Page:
Moshiri and Cameron (2000) compared the most commonly used type of artificial neural network (the back-propagation networks (BPN) model) with six traditional econometric models (three structural models and three time series models) in forecasting inflation. BPN models are static or feed-forward-only (input vectors are fed through to output vectors, with no feedback to input vectors again); they are hetero-associative (the output vector may contain variables different from the input vector) and their learning is supervised (an input vector and a target output vector both are defined and the networks tend to learn the relationship between them through a specified learning rule). The three structural models include (1) the reduced-form inflation equation that follows from a fairly standard aggregate demand-aggregate supply model with adaptive expectations, (2) the inflation equation from Ray Fair's econometric forecasting model, and (3) a monetary model for forecasting inflation. The three time series models are (1) an ARIMA (Autoregressive integrated moving average) model, the single-variable model derived from Box-Jenkins methodology, (2) a Vector Autoregression or VAR model, considered the joint behavior of several variables, and (3) a Bayesian Vector Autoregression or BVAR model, the combination of VAR model with prior information on the coefficients of the model and estimated using a mixed-estimation method. In one-period-ahead dynamic forecasting, the information contained in the econometric models was contained in the BPN, and the BPN contained further information; the BPN models were superior in all four comparisons. Over a three-period forecast horizon the BPN models were superior in two comparisons (VAR and Structural) and inferior in two (ARIMA and BVAR). Over a twelve-period forecast horizon, the BPN models were superior in two comparisons (VAR and Structural) and equally good in two (ARIMA and BVAR). Moshiri (2001) concluded that the BPN model has been able to outperform econometric models over longer forecast horizons.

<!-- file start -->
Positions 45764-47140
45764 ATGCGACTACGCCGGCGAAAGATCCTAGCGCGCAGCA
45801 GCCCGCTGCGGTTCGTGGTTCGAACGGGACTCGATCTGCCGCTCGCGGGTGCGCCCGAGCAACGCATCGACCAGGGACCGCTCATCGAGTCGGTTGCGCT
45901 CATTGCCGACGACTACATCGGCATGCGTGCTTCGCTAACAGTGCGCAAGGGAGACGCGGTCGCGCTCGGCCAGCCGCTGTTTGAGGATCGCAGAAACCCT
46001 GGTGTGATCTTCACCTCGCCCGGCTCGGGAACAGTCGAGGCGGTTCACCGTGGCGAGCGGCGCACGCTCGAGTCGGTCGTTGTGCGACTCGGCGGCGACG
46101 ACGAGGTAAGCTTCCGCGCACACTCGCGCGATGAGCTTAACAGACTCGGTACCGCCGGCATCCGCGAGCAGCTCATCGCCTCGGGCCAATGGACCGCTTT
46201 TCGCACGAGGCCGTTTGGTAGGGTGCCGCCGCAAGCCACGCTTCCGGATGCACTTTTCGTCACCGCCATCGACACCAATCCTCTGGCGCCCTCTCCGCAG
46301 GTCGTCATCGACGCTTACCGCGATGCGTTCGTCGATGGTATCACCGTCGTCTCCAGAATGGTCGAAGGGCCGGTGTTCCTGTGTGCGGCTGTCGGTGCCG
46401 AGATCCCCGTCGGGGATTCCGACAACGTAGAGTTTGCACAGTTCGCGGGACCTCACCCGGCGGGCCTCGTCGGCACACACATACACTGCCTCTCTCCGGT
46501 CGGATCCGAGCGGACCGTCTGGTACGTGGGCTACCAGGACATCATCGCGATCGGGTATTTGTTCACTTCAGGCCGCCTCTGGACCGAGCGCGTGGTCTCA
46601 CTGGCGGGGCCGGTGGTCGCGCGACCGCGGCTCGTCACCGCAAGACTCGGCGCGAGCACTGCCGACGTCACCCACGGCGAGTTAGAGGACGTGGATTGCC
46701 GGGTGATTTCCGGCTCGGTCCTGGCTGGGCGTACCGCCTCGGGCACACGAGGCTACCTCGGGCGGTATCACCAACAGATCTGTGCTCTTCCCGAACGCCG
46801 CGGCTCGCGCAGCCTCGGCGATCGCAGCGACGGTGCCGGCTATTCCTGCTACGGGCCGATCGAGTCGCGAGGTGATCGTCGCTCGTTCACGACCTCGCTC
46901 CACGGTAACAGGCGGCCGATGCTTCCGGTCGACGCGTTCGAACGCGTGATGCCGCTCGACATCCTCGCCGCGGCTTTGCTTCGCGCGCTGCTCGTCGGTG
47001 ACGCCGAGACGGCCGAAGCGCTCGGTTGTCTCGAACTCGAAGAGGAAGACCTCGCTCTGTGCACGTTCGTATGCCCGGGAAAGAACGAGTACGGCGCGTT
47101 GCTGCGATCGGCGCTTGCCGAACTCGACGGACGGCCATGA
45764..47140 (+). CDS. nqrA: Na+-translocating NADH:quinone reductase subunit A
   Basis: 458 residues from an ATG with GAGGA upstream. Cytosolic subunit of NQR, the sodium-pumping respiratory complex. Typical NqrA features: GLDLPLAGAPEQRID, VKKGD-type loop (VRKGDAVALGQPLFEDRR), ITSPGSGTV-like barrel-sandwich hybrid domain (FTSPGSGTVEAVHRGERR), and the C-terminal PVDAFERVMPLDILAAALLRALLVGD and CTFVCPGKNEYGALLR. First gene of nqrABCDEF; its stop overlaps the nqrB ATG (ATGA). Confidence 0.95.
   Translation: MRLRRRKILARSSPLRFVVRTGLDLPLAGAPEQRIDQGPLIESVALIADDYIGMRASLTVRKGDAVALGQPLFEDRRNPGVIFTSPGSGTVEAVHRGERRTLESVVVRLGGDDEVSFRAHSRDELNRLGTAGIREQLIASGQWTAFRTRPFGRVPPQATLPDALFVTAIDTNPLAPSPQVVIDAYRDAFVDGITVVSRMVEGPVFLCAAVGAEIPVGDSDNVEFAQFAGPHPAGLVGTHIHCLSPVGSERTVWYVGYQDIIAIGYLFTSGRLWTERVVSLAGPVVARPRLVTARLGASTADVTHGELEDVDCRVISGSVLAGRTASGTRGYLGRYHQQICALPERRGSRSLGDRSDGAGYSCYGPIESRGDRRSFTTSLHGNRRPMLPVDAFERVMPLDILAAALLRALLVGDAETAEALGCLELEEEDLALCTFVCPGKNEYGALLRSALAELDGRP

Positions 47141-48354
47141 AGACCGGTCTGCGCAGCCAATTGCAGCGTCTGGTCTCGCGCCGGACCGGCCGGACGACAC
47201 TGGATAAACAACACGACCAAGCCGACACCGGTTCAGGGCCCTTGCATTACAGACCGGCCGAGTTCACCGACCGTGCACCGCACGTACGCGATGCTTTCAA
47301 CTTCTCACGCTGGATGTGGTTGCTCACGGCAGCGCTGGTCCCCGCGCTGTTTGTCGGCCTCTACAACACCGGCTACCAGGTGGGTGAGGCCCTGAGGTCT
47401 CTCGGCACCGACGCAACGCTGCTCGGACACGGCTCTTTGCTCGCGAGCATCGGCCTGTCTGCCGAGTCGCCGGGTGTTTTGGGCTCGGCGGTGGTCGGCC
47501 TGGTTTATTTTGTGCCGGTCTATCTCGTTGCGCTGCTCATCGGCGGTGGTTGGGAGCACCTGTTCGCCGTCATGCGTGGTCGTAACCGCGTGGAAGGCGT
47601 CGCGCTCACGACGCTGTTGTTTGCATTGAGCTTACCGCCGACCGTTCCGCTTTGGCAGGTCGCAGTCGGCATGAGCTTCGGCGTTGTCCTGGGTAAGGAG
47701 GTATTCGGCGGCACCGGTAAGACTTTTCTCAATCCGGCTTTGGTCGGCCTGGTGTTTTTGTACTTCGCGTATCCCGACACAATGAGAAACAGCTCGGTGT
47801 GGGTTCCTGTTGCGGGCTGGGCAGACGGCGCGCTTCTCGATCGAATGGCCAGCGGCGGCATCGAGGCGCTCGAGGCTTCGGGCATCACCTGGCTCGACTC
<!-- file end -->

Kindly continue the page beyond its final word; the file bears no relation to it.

There are many examples of the successful applications of data mining. DuMouchel (1999) used Bayesian data mining to work with large frequency tables with millions of cells for FDA Spontaneous application. Giudici (2001) used Bayesian data mining for benchmarking and credit scoring in highly dimensional complex datasets. Jeong, et.al. (2008) integrated data mining to a process designed using the robust Bayesian approach. Dutta, Jha, Laha, and Mohan (2060) applied artificial neural network (ANN) models to forecast Bombay Stock Exchange's SENSEX weekly closing values. They compared two ANNs they developed and trained using 250 weeks' data from January 1997 to December 2001. They used root-mean square error and mean absolute error to evaluate forecasting performance of the two ANNs for the period of January 2002-December 2003. Ying, Kuo, and Seow (2005) applied the hierarchical Bayesian (HB) approach to stock prices of 28 companies contained in DJIA from the third quarter of 1984 to the first quarter of 1998. They found the HB method predicted better than the classical method. Finally, Tsai and Wang (2009) applied ANN and decision tree model (DT) and found that the combination of ANN and DT models resulted in more accurate prediction.